In some ways, Hagel bears a similarity to Susan E Rice, the ambassador to the United Nations and Obama's first choice for secretary of state. She withdrew her name from consideration, making way for the selection of Senator John F Kerry.
Rice, like Hagel, is a trusted Obama ally who spoke up for him during the 2008 presidential campaign and became a lightning rod for Republican attacks.
"The president wants someone whose judgment he respects on the big questions of war and peace," said Philip D. Zelikow, a senior State Department official under Bush and now a member of the President's Intelligence Advisory Board. Hagel is co-chairman of the board.
The White House is calculating that opposition to Hagel may be loud but not broad and that in end, the Senate will confirm him. Administration officials argued that voting against a Republican war hero to run the Defence Department would not be an easy vote for fellow Republicans, and they are confident that disgruntled Democrats will ultimately not deny their president his choice.
"At the end of the day, Republicans will support a decorated war hero who was their colleague for 12 years and has critical experience on veterans issues," said an administration official who requested anonymity to discuss a nomination before it was announced. "It would be hard to explain a no vote just because he bucked his party on Iraq, a war most Americans think was a disaster."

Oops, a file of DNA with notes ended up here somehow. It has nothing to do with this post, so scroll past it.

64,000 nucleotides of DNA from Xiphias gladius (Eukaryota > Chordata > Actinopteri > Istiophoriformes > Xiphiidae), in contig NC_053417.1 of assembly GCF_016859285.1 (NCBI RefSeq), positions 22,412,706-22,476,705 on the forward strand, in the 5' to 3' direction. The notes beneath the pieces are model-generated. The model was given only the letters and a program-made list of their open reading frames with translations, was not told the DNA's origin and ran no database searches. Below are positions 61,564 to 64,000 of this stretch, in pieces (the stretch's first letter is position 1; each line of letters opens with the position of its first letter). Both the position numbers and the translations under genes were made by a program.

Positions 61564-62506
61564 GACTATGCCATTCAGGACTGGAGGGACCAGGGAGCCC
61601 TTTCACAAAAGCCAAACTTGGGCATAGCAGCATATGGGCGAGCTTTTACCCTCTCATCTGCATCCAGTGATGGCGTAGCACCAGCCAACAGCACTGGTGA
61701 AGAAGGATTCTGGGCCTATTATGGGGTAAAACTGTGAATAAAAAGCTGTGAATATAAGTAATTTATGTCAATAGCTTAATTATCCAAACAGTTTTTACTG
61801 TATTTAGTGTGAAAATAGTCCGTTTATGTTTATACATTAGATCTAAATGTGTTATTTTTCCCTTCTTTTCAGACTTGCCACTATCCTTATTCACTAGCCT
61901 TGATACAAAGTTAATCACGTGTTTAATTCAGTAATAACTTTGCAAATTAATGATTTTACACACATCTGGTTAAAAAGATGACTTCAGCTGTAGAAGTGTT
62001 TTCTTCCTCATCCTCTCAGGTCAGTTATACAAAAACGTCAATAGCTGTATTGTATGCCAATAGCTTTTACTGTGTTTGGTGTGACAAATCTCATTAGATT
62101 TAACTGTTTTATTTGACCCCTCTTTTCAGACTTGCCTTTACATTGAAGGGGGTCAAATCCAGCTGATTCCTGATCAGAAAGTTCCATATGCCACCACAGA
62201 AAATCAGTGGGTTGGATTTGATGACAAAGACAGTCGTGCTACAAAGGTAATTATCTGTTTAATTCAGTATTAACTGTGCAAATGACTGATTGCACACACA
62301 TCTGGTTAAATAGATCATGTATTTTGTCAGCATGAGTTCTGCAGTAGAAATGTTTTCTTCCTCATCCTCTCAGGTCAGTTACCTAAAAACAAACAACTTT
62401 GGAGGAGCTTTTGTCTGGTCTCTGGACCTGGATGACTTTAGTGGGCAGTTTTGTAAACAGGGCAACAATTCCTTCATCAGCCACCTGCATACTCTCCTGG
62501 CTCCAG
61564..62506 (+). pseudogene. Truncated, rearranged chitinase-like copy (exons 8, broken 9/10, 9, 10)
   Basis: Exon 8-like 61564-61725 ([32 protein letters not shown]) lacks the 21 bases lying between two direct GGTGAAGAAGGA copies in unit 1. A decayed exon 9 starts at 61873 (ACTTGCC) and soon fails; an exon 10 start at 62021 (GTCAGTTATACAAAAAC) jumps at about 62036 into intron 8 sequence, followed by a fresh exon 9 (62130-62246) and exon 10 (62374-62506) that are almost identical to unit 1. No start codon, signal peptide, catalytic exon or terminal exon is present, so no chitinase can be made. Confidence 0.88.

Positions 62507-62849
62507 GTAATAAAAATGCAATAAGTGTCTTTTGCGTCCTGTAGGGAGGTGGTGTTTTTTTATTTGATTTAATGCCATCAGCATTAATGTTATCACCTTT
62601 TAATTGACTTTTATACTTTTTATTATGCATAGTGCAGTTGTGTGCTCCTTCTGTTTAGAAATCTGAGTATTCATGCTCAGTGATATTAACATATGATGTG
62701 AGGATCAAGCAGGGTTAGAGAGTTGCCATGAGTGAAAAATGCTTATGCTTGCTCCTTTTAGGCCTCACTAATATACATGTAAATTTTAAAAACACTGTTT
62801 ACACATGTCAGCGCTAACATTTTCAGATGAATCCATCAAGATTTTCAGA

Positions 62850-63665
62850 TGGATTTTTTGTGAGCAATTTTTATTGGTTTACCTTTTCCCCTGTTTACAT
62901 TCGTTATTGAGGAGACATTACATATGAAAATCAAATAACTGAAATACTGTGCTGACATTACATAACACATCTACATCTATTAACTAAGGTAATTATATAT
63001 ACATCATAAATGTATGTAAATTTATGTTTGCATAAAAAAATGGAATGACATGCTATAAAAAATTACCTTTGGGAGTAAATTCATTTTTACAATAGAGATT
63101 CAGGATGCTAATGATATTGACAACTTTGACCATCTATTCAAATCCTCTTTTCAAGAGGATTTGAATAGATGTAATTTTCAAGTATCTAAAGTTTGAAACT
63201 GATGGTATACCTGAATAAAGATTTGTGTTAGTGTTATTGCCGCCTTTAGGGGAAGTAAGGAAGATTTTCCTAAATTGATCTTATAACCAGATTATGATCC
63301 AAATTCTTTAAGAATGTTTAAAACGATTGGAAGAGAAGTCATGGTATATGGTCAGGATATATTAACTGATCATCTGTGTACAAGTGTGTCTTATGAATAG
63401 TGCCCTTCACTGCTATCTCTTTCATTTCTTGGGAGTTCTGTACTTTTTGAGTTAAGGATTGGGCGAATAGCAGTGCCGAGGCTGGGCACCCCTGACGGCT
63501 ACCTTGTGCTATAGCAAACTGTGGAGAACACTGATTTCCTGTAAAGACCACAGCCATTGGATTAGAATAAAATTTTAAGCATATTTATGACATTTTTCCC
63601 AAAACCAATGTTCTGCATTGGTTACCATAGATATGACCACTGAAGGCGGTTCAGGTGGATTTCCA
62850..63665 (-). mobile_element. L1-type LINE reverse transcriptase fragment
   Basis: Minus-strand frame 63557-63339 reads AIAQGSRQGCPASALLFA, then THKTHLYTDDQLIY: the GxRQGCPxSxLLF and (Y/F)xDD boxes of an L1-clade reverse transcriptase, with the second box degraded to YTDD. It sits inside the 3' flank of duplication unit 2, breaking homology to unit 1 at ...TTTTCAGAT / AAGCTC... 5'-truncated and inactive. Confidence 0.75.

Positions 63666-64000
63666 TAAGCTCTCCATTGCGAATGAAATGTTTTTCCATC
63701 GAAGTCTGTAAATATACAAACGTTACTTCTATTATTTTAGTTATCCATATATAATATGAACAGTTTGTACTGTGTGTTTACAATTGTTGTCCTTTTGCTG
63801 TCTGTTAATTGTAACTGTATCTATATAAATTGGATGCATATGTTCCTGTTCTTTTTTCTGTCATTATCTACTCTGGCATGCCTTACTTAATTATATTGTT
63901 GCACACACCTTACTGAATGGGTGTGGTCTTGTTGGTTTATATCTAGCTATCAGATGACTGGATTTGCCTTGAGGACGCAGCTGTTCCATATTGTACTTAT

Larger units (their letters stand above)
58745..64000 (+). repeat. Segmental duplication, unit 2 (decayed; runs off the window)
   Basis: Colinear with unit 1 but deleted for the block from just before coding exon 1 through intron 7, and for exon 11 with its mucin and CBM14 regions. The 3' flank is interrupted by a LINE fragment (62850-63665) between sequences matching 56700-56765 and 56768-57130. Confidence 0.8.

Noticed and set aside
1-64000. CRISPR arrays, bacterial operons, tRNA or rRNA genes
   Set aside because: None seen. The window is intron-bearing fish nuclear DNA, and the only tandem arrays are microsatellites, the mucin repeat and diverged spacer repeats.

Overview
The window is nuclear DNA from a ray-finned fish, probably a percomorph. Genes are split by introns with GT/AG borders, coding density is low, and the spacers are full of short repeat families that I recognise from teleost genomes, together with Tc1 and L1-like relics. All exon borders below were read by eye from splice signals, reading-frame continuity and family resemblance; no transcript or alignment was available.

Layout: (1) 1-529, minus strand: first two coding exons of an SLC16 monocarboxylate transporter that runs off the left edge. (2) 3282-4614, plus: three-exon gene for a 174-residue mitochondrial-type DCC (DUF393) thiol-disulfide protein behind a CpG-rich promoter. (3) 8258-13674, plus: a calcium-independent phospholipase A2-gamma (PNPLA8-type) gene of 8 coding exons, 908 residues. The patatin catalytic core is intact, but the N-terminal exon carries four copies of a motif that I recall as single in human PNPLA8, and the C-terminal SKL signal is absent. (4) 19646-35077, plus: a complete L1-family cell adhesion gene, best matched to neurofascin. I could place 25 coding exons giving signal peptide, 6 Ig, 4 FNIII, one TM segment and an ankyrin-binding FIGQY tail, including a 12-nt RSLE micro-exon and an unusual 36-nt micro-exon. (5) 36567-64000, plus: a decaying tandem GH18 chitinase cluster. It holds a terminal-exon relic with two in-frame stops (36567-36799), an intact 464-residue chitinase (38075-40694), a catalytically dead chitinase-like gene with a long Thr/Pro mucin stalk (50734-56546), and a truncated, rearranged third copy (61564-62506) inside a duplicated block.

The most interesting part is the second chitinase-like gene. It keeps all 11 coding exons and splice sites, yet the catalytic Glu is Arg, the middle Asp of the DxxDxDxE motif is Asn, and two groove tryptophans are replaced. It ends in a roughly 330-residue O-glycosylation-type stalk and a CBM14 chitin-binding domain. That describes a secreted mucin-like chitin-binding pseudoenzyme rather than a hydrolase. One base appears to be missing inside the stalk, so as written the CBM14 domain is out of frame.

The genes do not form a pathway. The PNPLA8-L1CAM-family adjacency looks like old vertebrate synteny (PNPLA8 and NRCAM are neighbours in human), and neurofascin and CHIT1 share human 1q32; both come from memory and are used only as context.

When he took office in 2009, Obama asked Robert M. Gates, the defence secretary during Bush's last two years in office, to remain in his job. Gates, a former CIA chief and deputy national security adviser, belonged to the mainstream of Republican defence orthodoxy. Hagel does not, as was evident in harsh comments from Republicans on Sunday.
Senator Lindsey Graham, R-S.C., said he personally liked Hagel but considered him "out of the mainstream of thinking on most issues regarding foreign policy."
"This is an in-your-face nomination of the president to all of us who are supportive of Israel," Graham said on the CNN program "State of the Union." "I don't know what his management experience is regarding the Pentagon - little, if any - so I think it's an incredibly controversial choice."
The Senate minority leader, Sen. Mitch McConnell, R-Ky., said on the NBC News program "Meet the Press," "I think there will be a lot of tough questions for Sen. Hagel, but he will be treated fairly by Republicans in the Senate."
For weeks, some Jewish groups sought to dissuade Obama from choosing Hagel, who once referred to advocates of Israel as "the Jewish lobby." Having failed, opponents over the weekend shifted to trying to block Hagel's confirmation.
Regional chapters of the American Jewish Committee, which has bipartisan bona fides, began circulating letters to their Democratic senators, urging them to oppose Hagel.